FORT SILL, Okla., May 24, 2018 -- No matter whether the weather's been hot and dry or cool and wet, conditions will be ideal for one particular organism. This happens to be the Year of the Tick.

Hikers say this has been the worst year ever for ticks reports Randy Hale, environmental educator for the U.S. Fish and Wildlife Service and administrator of the Let's Hike 2 Facebook page.

Ticks are small bloodsucking arthropods. They are the leading carriers of vector-borne diseases to humans in the United States, second only to mosquitoes worldwide, according to emedicinehealth.com. In most circumstances, it is not the tick bite but the toxins, secretions or organisms in the tick's saliva transmitted through the bite that cause disease.

"When you go out to the field, normally you want to check yourself for ticks and make sure you don't have any on you when you get out of the field," said Maj. Sean Davis, environmental health chief for Reynolds Army Health Clinic.

If the tick hasn't been on you for very long and doesn't look as if it's hooked onto you for a blood meal, then you can brush it off. But if the tick is actually doing a blood meal, then you need to make sure the full tick is intact when you remove it. Davis says you can use tweezers to extract the whole tick.

Use fine-tipped tweezers to grasp the tick as close to the skin's surface as possible. Pull upward with steady, even pressure. Don't twist or jerk the tick, as this can cause the mouth-parts to break off and remain in the skin. If this happens, leave it alone and let the skin heal.

After removing the tick, thoroughly clean the bite area and your hands with rubbing alcohol, an iodine scrub, or soap and water.

Tick bites should be monitored and the ticks themselves saved for identification if symptoms develop.

"Save the tick. Bring it to the clinic. We put the ticks in little bags so we can send them to Army Public Health Command. They get basically diagnosed if they have any diseases," Davis said.

If you don't have a jar, plastic bag or other suitable container, you can wrap the tick inside a piece of tape and bring it in, he said. The important thing is that health officials have the entire tick. They will then grind it down for a DNA test to see if it's carrying a disease. The Public Health Command has a whole list of diseases it looks for.

"If it has a disease, we get contacted back to inform you," Davis said. Not to say that the tick has transmitted a disease because it takes time typically for a tick (to do that), and if you've gone to the field and come right out and found it right then, most likely it didn't (transmit disease) But you still have to go through a process of making sure that you didn't get infected by the tick," Davis said.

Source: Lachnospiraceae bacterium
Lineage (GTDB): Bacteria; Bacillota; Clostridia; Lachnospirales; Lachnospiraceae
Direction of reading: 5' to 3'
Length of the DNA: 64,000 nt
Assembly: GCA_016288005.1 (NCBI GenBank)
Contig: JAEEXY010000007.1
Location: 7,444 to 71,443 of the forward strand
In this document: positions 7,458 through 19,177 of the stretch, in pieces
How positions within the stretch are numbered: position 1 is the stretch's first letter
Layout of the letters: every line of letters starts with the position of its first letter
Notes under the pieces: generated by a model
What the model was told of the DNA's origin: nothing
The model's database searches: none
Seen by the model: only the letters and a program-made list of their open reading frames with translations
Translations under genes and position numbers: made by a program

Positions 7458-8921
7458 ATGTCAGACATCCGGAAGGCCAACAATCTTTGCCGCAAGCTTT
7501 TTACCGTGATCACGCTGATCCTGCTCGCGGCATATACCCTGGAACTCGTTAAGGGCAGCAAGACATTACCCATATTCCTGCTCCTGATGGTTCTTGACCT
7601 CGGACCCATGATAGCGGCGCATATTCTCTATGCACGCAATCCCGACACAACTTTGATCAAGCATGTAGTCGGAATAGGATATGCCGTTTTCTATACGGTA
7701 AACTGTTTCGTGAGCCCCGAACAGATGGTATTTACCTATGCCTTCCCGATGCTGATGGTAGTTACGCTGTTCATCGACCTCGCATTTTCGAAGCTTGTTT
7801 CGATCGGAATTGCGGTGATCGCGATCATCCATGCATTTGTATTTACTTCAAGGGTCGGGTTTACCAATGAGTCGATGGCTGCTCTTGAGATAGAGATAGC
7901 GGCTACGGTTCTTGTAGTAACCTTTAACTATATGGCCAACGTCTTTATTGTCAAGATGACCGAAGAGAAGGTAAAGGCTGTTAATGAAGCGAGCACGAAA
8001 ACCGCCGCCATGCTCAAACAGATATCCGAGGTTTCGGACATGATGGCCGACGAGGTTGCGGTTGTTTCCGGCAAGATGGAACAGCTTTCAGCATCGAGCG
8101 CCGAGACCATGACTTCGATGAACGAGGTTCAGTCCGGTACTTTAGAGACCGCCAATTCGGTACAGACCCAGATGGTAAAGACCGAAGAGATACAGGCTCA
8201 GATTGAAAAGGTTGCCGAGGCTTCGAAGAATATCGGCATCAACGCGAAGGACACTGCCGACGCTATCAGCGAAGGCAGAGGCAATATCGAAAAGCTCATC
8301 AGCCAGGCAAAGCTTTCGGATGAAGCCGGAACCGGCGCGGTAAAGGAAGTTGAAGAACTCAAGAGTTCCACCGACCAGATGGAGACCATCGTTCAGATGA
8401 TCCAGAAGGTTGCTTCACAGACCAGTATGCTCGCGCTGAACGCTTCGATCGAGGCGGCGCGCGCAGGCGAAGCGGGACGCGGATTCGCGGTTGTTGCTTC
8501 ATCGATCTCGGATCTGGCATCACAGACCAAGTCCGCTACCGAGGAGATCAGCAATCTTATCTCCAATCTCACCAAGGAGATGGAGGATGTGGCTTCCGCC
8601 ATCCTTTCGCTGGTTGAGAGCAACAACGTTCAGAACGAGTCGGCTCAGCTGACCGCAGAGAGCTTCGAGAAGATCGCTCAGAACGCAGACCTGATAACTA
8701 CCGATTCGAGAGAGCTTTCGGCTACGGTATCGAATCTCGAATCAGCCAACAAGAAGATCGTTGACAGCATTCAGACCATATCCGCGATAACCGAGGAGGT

Where are you most likely to encounter ticks?

"High grass," he replied.

They can be around trees, too.

If you're thinking, "Why worry?" -- well, here's a list of all the not-so-wonderful diseases you can catch from ticks. Get ready. It's a long one. Some of them can be life-threatening. The following is a list of tick-borne illnesses people may contract. It's courtesy of www.medicinenet.com.
-- Anaplasmosis
-- Babesiosis
-- Borrelia Mayamotoi
-- Colorado Tick Fever
-- Ehrlichiosis
-- Heartland virus (maybe -- this is a newer illness found only in Missouri and Tennessee so far. Experts think you can get it from Lone Star ticks but aren't totally sure.)
-- Lyme disease: Probably the most widely known disease from ticks, you get Lyme from blacklegged ticks in the Upper Midwest and Northeast and the western blacklegged tick on the West Coast. In the United States, the tick can give you two different bacteria, each of which causes Lyme disease. Early on, you may get the telltale bull's-eye rash along with flu-like symptoms. If you don't treat Lyme disease, it can lead to severe problems with the brain and nervous system as well as the heart. It's usually treated with antibiotics, and the sooner you start, the better.
-- Powassan virus
-- Red meat allergy
-- Rickettsia parkeri rickettsiosis
-- Rocky Mountain spotted fever: You can get RMSF from the American dog tick, Rocky Mountain wood tick and brown dog tick. Despite the name, it's most common in the Southeast. It usually starts off with a bad headache and high fever. Most people then get a rash that starts on their ankles and wrists and spreads from there. Doctors treat it with antibiotics. For best results, you need to start meds within five days of when symptoms show up. If it is not treated, RMSF is life-threatening. It damages your small blood vessels, which can cause swelling in the brain, and lungs.
-- Southern tick-associated rash illness
-- Tick-borne relapsing fever
-- Tularemia: You get this from a dog tick, wood tick or lone star tick pretty much anywhere across the country. The most common symptoms are high fever and an open, painful sore where you were bitten. It can be life-threatening, but it's treatable with antibiotics.
-- 364D rickettsiosis